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Court judgments are not consistently publicly published and are difficult to find in English. Lower and Appeal court decisions are not published. Selected decisions of the Supreme Court of Justice, Supreme Administrative Court and Constitutional Court have been translated into English and are available on the following open access databases:
Constitutional Court decisions
Supreme Court of Justice decisions
Supreme Administrative Court Decisions
As predominantly a civil law country, Thai jurisprudence is not a primary or binding source of law. The Supreme Court of Justice is not bound to follow its own decisions, and lower courts are not bound to follow precedents set by higher courts. In practice, however, the decisions of the Supreme Court are persuasive, have some precedential value, and are often used as secondary authoritative sources of law by by the Supreme Court itself and on lower courts.
The judicial branch of government consists of four court systems established by the Constitution: the Constitutional Court (established by the 1997 Constitution), the Courts of Justice, the Administrative Courts (established by the 1997 Constitution), and the Military Courts.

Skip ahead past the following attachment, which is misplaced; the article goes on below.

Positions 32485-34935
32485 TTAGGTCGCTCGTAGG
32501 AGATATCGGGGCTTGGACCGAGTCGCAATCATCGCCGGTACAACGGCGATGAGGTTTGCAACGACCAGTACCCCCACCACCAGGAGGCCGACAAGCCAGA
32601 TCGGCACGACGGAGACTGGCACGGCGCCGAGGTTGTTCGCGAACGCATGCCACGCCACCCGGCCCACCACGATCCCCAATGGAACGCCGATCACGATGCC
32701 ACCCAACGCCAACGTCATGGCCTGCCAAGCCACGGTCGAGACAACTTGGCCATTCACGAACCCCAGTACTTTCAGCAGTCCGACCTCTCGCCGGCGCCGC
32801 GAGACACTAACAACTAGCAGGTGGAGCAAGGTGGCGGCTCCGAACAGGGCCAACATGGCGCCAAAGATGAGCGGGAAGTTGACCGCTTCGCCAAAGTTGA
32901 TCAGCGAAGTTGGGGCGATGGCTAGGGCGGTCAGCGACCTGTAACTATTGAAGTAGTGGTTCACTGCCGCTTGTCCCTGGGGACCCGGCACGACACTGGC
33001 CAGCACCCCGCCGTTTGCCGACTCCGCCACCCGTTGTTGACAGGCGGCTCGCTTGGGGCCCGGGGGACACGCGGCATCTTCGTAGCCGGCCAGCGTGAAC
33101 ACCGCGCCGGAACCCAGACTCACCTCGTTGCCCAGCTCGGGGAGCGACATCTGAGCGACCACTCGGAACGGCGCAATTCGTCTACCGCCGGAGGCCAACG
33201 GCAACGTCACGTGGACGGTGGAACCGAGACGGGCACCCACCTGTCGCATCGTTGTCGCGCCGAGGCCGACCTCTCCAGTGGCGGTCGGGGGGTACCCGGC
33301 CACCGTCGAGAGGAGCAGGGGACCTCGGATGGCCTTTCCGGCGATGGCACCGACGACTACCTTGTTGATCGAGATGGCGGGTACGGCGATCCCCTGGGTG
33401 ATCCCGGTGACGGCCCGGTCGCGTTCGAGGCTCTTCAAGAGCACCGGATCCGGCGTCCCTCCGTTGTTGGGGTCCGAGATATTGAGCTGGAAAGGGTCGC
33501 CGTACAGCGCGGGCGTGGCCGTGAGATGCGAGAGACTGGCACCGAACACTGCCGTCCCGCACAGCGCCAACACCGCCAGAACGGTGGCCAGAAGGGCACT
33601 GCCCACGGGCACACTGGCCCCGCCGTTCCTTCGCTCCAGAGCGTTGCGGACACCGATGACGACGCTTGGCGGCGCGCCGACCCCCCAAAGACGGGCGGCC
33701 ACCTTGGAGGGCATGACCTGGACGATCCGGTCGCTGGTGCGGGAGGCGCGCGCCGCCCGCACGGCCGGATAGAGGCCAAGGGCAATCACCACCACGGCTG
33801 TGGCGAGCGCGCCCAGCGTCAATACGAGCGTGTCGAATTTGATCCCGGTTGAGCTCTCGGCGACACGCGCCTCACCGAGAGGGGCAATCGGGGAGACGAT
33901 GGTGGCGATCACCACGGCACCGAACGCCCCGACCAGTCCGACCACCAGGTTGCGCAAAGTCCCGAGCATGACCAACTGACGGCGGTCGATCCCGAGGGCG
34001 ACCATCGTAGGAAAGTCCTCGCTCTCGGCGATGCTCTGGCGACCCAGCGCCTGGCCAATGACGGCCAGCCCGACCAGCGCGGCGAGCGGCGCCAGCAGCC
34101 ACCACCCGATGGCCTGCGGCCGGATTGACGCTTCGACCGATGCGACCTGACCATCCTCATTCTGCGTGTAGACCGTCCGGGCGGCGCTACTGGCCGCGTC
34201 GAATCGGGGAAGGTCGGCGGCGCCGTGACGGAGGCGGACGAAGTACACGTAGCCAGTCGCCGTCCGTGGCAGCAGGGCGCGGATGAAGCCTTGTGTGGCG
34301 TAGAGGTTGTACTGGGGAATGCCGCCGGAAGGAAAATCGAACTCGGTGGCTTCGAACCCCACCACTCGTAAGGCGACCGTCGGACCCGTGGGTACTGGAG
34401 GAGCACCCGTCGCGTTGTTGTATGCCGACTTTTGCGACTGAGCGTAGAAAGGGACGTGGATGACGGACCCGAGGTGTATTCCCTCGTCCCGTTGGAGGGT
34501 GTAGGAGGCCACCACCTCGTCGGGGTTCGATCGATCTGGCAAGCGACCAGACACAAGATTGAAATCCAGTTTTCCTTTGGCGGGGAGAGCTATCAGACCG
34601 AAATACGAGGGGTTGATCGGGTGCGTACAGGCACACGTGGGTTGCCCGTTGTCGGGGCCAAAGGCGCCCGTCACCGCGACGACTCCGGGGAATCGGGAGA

The Courts of Justice hierarchy is:
In 2016, a Specialised Appeal Court was established by The Act for Establishment of the Court of Appeal for Specialized Cases B.E. 2558 (2015) and began operation. The Court's jurisdiction covers appeals from decisions of the specialised courts of first instance.
More on the Specialised Appeal Court.
More on the Court system on the Thailand Court of Justice website.
For detailed commentary on the Thai court and judicial system, see The Judicial System in Thailand: An Outlook for a New Century, from the ASEAN Law Association. Note that this undated publication was written while the 1997 Constitution was still in force - please read it with this in mind.
See also Chapter 5 - 'The Constitutional Court and Constitutional Enforcement' in the following book:
See also Andrew Harding, 'A turbulent innovation: the Constitutional Court of Thailand, 1998-2006' and Peter Leyland, 'The genealogy of the administrative courts and the consolidation of administrative justice in Thailand' in the following book: